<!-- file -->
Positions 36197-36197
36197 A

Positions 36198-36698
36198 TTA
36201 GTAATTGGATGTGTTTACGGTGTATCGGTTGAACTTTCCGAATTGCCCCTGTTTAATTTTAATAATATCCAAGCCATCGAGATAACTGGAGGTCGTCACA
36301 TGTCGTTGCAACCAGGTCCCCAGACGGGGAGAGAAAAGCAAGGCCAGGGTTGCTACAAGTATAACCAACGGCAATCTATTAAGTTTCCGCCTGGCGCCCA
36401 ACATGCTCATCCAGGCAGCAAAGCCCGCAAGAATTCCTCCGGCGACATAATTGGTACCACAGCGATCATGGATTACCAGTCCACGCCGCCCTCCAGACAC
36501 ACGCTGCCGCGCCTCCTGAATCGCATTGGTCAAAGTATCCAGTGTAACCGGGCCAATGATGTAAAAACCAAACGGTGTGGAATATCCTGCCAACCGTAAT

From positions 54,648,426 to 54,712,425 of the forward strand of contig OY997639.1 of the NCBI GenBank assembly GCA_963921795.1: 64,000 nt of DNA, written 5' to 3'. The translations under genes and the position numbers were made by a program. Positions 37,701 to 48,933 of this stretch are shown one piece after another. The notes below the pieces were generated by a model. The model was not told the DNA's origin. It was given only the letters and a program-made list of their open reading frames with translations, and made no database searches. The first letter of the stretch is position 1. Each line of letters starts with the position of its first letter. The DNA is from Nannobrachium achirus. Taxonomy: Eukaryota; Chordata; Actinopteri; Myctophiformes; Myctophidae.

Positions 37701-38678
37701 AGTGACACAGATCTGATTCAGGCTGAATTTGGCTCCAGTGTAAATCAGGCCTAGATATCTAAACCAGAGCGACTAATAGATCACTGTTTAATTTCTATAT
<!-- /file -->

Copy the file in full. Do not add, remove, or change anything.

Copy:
Positions 36197-36197
36197 A

Positions 36198-36698
36198 TTA
36201 GTAATTGGATGTGTTTACGGTGTATCGGTTGAACTTTCCGAATTGCCCCTGTTTAATTTTAATAATATCCAAGCCATCGAGATAACTGGAGGTCGTCACA
36301 TGTCGTTGCAACCAGGTCCCCAGACGGGGAGAGAAAAGCAAGGCCAGGGTTGCTACAAGTATAACCAACGGCAATCTATTAAGTTTCCGCCTGGCGCCCA
36401 ACATGCTCATCCAGGCAGCAAAGCCCGCAAGAATTCCTCCGGCGACATAATTGGTACCACAGCGATCATGGATTACCAGTCCACGCCGCCCTCCAGACAC
36501 ACGCTGCCGCGCCTCCTGAATCGCATTGGTCAAAGTATCCAGTGTAACCGGGCCAATGATGTAAAAACCAAACGGTGTGGAATATCCTGCCAACCGTAAT

From positions 54,648,426 to 54,712,425 of the forward strand of contig OY997639.1 of the NCBI GenBank assembly GCA_963921795.1: 64,000 nt of DNA, written 5' to 3'. The translations under genes and the position numbers were made by a program. Positions 37,701 to 48,933 of this stretch are shown one piece after another. The notes below the pieces were generated by a model. The model was not told the DNA's origin. It was given only the letters and a program-made list of their open reading frames with translations, and made no database searches. The first letter of the stretch is position 1. Each line of letters starts with the position of its first letter. The DNA is from Nannobrachium achirus. Taxonomy: Eukaryota; Chordata; Actinopteri; Myctophiformes; Myctophidae.

Positions 37701-38678
37701 AGTGACACAGATCTGATTCAGGCTGAATTTGGCTCCAGTGTAAATCAGGCCTAGATATCTAAACCAGAGCGACTAATAGATCACTGTTTAATTTCTATAT